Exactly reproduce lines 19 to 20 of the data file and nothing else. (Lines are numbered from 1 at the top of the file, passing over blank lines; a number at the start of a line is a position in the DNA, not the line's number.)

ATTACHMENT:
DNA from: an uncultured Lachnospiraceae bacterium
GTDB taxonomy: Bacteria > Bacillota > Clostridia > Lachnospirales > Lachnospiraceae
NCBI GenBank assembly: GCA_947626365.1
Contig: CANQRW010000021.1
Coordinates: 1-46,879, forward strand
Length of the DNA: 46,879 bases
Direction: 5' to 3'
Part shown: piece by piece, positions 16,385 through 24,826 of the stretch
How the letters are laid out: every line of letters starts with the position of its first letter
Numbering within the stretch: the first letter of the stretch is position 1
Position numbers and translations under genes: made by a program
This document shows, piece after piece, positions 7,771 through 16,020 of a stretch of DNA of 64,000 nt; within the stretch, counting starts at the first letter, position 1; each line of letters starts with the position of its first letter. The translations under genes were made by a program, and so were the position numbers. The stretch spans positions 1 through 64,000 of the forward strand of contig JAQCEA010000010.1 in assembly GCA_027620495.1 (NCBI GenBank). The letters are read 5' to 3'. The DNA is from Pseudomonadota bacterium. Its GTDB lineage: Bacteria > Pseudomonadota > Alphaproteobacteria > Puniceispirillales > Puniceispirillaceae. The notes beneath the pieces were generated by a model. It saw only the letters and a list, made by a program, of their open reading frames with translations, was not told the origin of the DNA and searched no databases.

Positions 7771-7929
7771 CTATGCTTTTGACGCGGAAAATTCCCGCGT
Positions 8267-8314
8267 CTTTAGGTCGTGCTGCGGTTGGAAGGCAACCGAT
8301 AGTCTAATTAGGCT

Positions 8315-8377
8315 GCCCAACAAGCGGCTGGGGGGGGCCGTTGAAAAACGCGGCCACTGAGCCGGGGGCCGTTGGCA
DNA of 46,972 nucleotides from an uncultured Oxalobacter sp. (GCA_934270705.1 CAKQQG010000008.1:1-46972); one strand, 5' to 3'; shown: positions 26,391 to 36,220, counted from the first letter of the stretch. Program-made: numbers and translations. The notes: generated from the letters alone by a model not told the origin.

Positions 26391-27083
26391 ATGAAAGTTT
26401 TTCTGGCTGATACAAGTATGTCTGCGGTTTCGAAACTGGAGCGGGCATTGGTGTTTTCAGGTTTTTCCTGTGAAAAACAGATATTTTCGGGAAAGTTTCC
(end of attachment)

8315 GCCCAACAAGCGGCTGGGGGGGGCCGTTGAAAAACGCGGCCACTGAGCCGGGGGCCGTTGGCA
DNA of 46,972 nucleotides from an uncultured Oxalobacter sp. (GCA_934270705.1 CAKQQG010000008.1:1-46972); one strand, 5' to 3'; shown: positions 26,391 to 36,220, counted from the first letter of the stretch. Program-made: numbers and translations. The notes: generated from the letters alone by a model not told the origin.